It was the best of times, it was the worst of times, it was the age of wisdom, it was the age of foolishness, it was the epoch of belief, it was the epoch of incredulity, it was the season of Light, it was the season of Darkness, it was the spring of hope, it was the winter of despair, we had everything before us, we had nothing before us, we were all going direct to heaven, we were all going direct the other way - in short, the period was so far like the present period, that some of its noisiest authorities insisted on its being received, for good or for evil, in the superlative degree of comparison only.

— Charles Dickens
A Tale of Two Cities

When the Soyuz TMA-03M docked on December 23 at the International Space Station, its arrival put the punctuation mark to the end of an historic year in spaceflight.

"Historic" can mean good or bad depending on your perspective.

For many, 2011 means a year that the Space Shuttle came to an end, and thousands of workers lost their jobs — seven years after President George W. Bush announced in January 2004 that the Shuttle program would end once the International Space Station was completed.

For many others, 2011 will be remembered as the year that commercial cargo and crew programs inched closer to a new chapter in human spaceflight — saving the ISS from a projected shutdown in 2015, and unleashing new technologies that promise to bring down the cost of access to Low Earth Orbit (LEO).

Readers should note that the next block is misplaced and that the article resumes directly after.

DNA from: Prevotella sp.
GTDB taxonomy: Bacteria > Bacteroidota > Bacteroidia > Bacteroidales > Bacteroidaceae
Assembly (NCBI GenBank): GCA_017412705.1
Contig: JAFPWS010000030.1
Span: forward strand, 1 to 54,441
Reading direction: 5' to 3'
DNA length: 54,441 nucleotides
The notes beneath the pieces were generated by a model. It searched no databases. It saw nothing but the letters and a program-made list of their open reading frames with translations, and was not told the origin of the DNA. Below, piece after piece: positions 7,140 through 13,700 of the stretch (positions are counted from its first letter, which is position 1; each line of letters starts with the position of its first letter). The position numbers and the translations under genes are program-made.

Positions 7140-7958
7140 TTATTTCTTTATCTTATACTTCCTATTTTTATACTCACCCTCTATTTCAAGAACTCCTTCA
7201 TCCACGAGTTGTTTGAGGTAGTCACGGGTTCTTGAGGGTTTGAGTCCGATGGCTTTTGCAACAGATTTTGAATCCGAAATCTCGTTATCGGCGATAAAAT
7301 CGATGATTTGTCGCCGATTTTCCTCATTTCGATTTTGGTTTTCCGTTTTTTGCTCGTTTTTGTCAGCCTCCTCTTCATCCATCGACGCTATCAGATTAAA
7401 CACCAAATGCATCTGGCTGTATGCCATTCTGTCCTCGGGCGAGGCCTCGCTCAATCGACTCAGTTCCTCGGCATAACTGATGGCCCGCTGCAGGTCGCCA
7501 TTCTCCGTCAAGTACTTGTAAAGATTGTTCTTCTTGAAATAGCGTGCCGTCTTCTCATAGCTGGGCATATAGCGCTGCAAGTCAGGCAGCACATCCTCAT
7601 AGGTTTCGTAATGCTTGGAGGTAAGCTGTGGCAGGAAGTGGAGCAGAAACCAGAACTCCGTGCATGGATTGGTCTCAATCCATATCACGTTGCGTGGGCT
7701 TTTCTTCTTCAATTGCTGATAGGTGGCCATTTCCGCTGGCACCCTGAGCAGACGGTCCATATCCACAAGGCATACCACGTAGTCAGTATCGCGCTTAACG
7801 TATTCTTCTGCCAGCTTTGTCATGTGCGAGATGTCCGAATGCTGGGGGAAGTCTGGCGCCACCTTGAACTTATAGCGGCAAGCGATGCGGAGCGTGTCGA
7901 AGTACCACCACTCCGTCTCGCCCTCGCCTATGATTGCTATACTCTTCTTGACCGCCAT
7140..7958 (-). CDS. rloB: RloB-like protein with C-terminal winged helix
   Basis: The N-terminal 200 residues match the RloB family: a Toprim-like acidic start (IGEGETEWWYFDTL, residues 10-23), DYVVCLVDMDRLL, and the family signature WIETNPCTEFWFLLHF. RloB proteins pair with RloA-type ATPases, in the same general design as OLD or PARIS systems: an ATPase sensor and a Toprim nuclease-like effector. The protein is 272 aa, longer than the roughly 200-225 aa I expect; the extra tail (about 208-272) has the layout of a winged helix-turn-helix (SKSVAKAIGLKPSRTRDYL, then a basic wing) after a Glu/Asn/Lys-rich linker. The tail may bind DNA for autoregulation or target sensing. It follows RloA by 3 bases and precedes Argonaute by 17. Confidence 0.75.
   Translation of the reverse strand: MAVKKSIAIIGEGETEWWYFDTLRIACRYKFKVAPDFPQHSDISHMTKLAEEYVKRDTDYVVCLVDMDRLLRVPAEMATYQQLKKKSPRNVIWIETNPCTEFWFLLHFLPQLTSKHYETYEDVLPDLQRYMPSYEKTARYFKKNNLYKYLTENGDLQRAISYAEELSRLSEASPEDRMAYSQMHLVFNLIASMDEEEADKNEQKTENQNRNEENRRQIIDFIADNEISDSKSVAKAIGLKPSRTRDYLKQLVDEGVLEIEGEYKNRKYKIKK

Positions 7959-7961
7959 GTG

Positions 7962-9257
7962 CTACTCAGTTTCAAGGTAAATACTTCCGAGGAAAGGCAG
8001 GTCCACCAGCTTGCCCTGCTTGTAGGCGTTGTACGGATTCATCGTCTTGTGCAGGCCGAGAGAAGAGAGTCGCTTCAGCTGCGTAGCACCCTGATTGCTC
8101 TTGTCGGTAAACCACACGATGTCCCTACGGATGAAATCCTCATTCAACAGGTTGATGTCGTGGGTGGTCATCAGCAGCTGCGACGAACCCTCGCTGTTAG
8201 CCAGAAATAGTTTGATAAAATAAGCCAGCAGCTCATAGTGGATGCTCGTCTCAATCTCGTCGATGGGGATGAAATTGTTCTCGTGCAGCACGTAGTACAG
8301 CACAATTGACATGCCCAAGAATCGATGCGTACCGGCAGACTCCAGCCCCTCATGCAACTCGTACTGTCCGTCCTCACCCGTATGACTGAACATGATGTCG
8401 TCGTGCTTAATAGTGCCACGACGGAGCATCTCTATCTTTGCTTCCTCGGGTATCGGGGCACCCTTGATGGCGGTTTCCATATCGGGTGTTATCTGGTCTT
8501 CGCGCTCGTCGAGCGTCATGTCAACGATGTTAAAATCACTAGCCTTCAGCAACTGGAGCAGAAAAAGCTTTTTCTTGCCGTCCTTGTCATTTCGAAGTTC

These two groups found themselves in conflict with each other, due to scarce federal funding. Members of Congress were largely apathetic to human spaceflight unless the money would be spent in their districts. Most of the representatives on the space subcommittees fought to delay commercial space, claiming that these "NewSpace" industries were untested and unreliable, while ignoring the deaths caused by the government space program and the monopolistic costs charged by Russia to fly U.S. astronauts to the ISS.

Another schism persisted. Some of those who dreamed of another Apollo program to the Moon dismissed any potential value from the ISS, believing that exploration can only be defined by flights outside LEO. Never mind the rapidly accumulating evidence from the first six-month ISS tours of duty showing all sorts of health problems caused by long-duration spaceflight.

At least there appeared to be some consensus amongst all these warring factions that a lot of cool photos, video and data were returned by robotic probes and ISS astronomical observation.

Video of the Aurora Australis filmed aboard the International Space Station on September 17, 2011. Video source: NASA.

NASA's Kepler mission discovered the first "Goldilocks Zone" planet, the first possibly habitable planet discovered outside our solar system.

The DAWN mission arrived at the asteroid Vesta, sending back unprecedented low-altitude images of one of the largest asteroids in the solar system.